In the CSS Properties task pane, the top half ("Applied Rules") shows all of the rules that apply to this particular element. This helps to demonstrate the "cascading" nature of CSS—outer elements have properties that may affect this element, so Expression Web tries to show you how they relate with each other. Expression Web will display all of the rules—that is, the parts of the style sheet—that correspond with this element. You can click on each item in the Applied Rules list to view the defined properties in the CSS Properties area below. You can also hover over each rule, and the corresponding code from the actual style sheet will show up as well, as you can see in the diagram below:
Style sheet code displayed when the pointer hovers over a rule
In this example, there are several different sections of code in the style sheet that give this particular heading its properties. The Applied Rules area lists everything in cascading order, so any duplicate properties near the bottom cancel the properties above them. You can see this more clearly if you click the Summary button at the top of the task pane:
Summary of properties
When you activate the Summary button, you can see every property that has been defined that affects this element. Clicking on any of the properties will highlight the corresponding rule in the Applied Rules area.
For example, the first font color property (labeled with the number 1) sets the text color to black. This property was defined in the <body> tag, which allows all fonts in the page to have a default color of black.
But you can see that this color property has been crossed out, because the next color property (labeled with the number 2) supersedes it and sets the font to white. This specific property is under the#body2 h2rule in the style sheet. (#body2 is the ID of the div that holds the left column content, so#body2 h2creates properties for any Heading 2 elements that are inside thebody2div.)
The Summary button is an easy way to see all of the properties for an element at one time, and to understand where they are being defined in the style sheet.
Another useful task pane in Expression Web is the Manage Styles task pane. This task pane lists and organizes all of the style rules used in the web page, including styles in external style sheets (.css files) as well as styles defined internally on the page (inside of <style> tags). Hovering over one of the rules brings up the style sheet code, similar to the CSS Properties task pane.
Manage Styles task pane
Each style has a colored icon next to it:
- Blue: Element-based styles
- Red: ID-based styles
- Green: Class-based styles
- Circled icon: Used on current page
At this point, I may have thrown out several terms that you do not recognize. ID-based styles? Class-based styles? What are those? You may also be unaware of which CSS properties exist, and even what they mean. For example, Font > Color is a pretty obvious property, but what about Box > Margin? And why do some margin definitions have one value, while others have two or four? (See diagram above of CSS Properties task pane to view the different margin property values.)
Don't worry—my next article will give you some CSS basics so that you can use the Expression Web tools with confidence!
The key thing to realize with the Manage Styles task pane is that it basically lists every rule in your style sheet in order. (You can change the display to organize them differently by clicking the Options button.) You can click on the individual styles and drag to rearrange them. (This may mess up the formatting and tabs of the style sheet.)
This also means that it is pretty easy to add new styles to your website. There are two ways that you can do this:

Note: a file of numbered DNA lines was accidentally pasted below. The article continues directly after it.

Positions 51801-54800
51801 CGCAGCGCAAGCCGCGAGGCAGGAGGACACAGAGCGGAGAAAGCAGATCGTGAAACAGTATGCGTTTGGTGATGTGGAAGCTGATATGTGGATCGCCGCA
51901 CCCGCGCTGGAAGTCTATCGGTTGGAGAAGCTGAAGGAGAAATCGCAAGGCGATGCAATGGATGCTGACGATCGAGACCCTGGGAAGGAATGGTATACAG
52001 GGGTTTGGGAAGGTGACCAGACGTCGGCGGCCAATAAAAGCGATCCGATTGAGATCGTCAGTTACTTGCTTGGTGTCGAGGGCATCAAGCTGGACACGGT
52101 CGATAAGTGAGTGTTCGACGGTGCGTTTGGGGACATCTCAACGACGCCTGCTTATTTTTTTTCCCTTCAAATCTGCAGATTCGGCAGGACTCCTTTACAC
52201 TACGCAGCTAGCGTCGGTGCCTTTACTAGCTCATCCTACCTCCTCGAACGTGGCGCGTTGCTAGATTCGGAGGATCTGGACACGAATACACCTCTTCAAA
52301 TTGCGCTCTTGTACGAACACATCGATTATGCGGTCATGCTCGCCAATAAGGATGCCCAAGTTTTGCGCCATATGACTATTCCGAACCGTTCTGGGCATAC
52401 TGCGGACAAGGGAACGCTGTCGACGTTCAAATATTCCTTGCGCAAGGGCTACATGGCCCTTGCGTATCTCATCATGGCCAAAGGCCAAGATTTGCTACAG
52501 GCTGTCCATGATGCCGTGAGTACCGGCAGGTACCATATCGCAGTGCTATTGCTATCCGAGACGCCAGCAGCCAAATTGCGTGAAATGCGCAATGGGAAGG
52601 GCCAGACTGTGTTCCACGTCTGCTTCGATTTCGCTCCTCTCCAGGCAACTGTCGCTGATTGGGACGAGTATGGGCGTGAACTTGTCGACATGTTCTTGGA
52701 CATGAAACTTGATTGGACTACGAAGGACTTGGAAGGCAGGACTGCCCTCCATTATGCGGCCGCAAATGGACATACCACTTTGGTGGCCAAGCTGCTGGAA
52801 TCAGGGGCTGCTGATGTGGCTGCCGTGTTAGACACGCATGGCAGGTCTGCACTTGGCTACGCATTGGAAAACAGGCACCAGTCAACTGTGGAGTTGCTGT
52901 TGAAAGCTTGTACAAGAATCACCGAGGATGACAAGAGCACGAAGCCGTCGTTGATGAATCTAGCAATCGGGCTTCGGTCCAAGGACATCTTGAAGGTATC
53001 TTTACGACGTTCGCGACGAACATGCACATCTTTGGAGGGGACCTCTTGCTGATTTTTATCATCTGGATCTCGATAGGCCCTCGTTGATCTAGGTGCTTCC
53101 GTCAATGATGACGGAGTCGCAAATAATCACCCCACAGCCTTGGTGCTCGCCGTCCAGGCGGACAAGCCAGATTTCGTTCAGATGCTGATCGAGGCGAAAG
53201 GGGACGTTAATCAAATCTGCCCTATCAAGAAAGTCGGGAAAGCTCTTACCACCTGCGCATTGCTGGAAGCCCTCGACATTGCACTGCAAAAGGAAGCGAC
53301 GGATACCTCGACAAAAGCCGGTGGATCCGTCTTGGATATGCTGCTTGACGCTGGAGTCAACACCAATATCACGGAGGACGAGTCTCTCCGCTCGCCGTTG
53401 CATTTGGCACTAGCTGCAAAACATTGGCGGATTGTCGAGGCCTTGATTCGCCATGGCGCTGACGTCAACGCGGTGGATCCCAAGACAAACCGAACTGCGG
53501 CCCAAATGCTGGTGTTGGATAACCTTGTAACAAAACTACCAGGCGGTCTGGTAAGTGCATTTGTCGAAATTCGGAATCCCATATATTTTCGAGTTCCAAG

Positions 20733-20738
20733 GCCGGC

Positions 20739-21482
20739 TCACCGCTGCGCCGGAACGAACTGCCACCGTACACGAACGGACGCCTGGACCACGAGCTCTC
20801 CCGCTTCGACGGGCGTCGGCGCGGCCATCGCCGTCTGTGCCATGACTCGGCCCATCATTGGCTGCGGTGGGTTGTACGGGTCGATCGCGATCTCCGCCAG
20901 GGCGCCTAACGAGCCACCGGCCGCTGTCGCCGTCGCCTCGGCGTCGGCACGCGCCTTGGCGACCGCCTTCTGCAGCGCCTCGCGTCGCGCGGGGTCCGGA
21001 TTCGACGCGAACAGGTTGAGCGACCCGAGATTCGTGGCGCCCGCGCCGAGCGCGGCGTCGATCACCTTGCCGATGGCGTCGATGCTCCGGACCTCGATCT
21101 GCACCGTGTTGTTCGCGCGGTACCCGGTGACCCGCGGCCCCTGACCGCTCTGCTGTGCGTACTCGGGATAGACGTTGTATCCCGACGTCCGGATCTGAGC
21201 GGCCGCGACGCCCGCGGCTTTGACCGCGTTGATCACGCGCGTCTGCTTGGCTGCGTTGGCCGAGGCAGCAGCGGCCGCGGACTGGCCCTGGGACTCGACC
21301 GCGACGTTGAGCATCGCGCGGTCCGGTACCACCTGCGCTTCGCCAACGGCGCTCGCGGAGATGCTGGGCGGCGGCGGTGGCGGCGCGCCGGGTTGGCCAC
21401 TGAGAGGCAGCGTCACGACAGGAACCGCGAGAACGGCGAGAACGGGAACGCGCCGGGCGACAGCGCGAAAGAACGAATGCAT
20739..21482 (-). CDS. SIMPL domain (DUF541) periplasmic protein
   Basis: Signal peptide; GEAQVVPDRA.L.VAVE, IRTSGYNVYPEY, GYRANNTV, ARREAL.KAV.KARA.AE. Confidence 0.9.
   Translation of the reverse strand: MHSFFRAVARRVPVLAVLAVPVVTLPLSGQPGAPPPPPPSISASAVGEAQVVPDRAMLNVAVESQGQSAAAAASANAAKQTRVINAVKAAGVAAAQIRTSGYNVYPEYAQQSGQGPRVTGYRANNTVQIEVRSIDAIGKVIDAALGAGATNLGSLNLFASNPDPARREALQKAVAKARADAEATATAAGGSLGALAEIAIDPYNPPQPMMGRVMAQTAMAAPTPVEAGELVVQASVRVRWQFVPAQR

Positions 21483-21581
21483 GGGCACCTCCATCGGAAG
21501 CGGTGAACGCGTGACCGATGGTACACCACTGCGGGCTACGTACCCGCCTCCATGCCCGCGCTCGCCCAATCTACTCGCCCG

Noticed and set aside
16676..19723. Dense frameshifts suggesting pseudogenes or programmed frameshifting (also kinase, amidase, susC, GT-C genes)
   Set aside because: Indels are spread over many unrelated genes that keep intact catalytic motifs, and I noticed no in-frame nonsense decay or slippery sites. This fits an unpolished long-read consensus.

- Create a new style from scratch
Click the New Style link in the Manage Styles task pane. Name the selector (more about this later) and choose if you want to define the style in the current page or inside an existing style sheet. Then define properties for the new style and click OK.
- Format a section of your web page
Simply by selecting some content on your page and using the normal toolbars to format it, Expression Web will automatically create a new style with those properties. This new style will show up in the Manage Styles task pane, under the "Current Page" category. If you look in your HTML code, you'll see that the class has been defined for you in the headof the document and applied to the area where you added formatting.
In this example, I've followed the instructions from #2. I highlighted some text, and then used the font color button on the toolbar to turn it red.
Selecting text and turning it red
Expression Web automatically created a new style called .style1 for the red text and added it to the top of the page. The selected text was wrapped in <span> tags, with the style1 class applied.
Expression Web's generated style code
When I looked in the Manage Styles task pane, the .style1 class had been added under "Current Page."
New style added to Manage Styles task pane
Here come two demonstrations of the powerful capabilities of the Manage Styles task pane. First, I right-clicked on the style and chose Rename Style. In the dialog box, I put a descriptive name for the style ("redtext").
Renaming the style
Expression Web automatically renamed the style in both the style definition and the content area.
Renamed style updated in the code
Then, deciding that this was a class I wanted to make available for all my pages, I dragged it from the Current Page area of the task pane to the list of rules in the style sheet:
Moving the style from the current page into the style sheet
This removed the style definition from the top of the page and moved it into my external style sheet!
I hope I have sufficiently shown how powerful the CSS tools in Expression Web can be. But to best use the tools, it's necessary to learn the nitty-gritty of the CSS language. That's where the next article comes in!
Articles in this series
Transitioning to XHTML Strict in 10 Steps
Transitioning to Semantic Markup
- Transitioning to CSS [this article]
Transitioning to Accessibility
Transitioning to Expression Web